|Martin Cash - Bushranger|
Martin Cash was Tasmania's most notorious bushranger although his escapade lasted
only a brief 20 months from Boxing Day 1842 until August 29th. 1843 when he was captured in Hobart.
A rebellious Irishmen he spent much of his life in and out of gaol, finally finding his way and passing away peacefully in Hobart in August 1877 at age 69.
Born at Enniscorthy in County Wexford, Ireland in1808 to a comfortably well off family, he achieved a reasonable standard of education and wanted for little. Women were his downfall all his life and after several minor scrapes with the law he was eventually sentenced to seven years transportation to New South Wales at age 18 for attempting to murder a rival suitor for his girlfriend Mary by shooting him in the upper chest after seeing the two lovers through a window.
While this is Cash's account as documented in his autobiography, the official records show he was transported for house-breaking. Whatever, he was placed aboard the transport ship 'Marquis of Huntley' and sailed from Cook harbour arriving at the 40 year old settlement of Sydney Town on the 10th of February 1828 to serve his sentence.
Less notorious prisoners were assigned to new settlers in the infant colony and Cash went to a George Bowman in the Hunter Valley some 150km. north-west of Sydney as a stockman. He served his time there and received his Ticket-Of-Leave, continuing his work and striking up a relationship with a Bessie Clifford with whom he shared a house.
Around this time he became involved with a rustler named Boodie who asked for his assistance in branding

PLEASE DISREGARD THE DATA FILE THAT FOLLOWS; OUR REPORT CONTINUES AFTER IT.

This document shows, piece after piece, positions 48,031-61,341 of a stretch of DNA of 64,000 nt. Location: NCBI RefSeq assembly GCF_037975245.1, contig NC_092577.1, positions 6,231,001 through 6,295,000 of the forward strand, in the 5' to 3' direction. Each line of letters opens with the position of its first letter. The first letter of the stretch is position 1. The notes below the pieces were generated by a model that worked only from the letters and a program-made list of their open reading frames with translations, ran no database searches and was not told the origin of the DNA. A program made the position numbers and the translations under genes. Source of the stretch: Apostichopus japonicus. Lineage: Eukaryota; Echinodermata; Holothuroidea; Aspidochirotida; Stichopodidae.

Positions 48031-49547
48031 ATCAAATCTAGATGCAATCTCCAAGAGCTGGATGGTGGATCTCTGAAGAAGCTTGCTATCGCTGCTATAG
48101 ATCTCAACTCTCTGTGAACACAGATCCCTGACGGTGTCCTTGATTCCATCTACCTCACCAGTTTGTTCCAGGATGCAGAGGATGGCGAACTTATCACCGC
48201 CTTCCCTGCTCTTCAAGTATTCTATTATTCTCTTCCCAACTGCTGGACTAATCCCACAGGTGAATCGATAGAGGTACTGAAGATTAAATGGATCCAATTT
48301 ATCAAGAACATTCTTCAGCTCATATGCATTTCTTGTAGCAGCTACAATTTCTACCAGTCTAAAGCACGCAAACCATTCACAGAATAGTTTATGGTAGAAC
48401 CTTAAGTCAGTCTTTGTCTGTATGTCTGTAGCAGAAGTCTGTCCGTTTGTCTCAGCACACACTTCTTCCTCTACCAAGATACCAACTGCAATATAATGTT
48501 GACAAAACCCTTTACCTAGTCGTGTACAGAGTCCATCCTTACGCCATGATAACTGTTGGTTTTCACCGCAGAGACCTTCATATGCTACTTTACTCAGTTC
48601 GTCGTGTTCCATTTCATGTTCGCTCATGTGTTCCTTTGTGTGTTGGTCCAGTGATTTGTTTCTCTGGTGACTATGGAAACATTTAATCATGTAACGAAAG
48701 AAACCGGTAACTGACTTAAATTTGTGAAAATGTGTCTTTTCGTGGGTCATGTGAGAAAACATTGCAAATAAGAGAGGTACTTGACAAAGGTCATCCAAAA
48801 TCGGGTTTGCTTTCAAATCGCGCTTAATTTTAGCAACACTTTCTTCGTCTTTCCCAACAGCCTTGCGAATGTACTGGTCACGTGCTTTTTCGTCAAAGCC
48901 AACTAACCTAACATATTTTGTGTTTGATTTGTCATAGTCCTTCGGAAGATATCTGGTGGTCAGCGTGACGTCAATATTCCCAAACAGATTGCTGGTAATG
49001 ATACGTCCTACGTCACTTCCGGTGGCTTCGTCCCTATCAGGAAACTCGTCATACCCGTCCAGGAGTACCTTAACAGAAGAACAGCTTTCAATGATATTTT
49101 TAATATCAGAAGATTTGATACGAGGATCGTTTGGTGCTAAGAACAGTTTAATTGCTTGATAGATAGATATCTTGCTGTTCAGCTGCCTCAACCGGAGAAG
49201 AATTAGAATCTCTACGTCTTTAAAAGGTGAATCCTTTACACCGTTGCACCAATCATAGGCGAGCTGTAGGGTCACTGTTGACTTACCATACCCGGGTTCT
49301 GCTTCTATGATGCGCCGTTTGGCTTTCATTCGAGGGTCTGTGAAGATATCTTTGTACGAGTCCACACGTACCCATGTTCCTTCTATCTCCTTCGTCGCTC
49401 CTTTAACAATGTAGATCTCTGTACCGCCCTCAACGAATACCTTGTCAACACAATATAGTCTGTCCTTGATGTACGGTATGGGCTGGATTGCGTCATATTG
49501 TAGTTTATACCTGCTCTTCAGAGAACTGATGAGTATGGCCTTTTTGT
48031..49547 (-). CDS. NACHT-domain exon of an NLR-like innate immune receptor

some cattle. Whether Cash did or didn't know the cattle were stolen doesn't matter. They were observed
branding the cattle and Boodie admitted to Cash they were not his. Fearful of his freedom, Martin and
Bessie decided to quickly sell up and move to Tasmania for a new start. They sailed aboard the
Francis Freeling' on the 10th. February 1837, exactly seven years after Cash arrived at Botany Bay.|
After a few months in Hobart the couple moved around southern Tasmania finding work at various properties as farm workers until Cash again got into trouble with the police and was sentenced to another seven years for stealing from his employer.
He escaped briefly but was recaptured and an additional 18 months was added to his sentence. Undeterred, he escaped again and this time nearly made it to Melbourne with Bessie before he was again captured and another 2 years was added. He now faced over 10 years in prison and was considered a difficult prisoner. He was transferred from Hobart to Port Arthur, on the Tasman Peninsula south-east of Hobart and a maximum security prison. Notorious for its harsh conditions and considered escape-proof, it could only be reached by ship or a narrow isthmus across which fierce dogs were chained within a few inches of one another and armed guards were posted. The waters both side were dangerous and shark infested (or so the prisoners were told), and escape was impossible.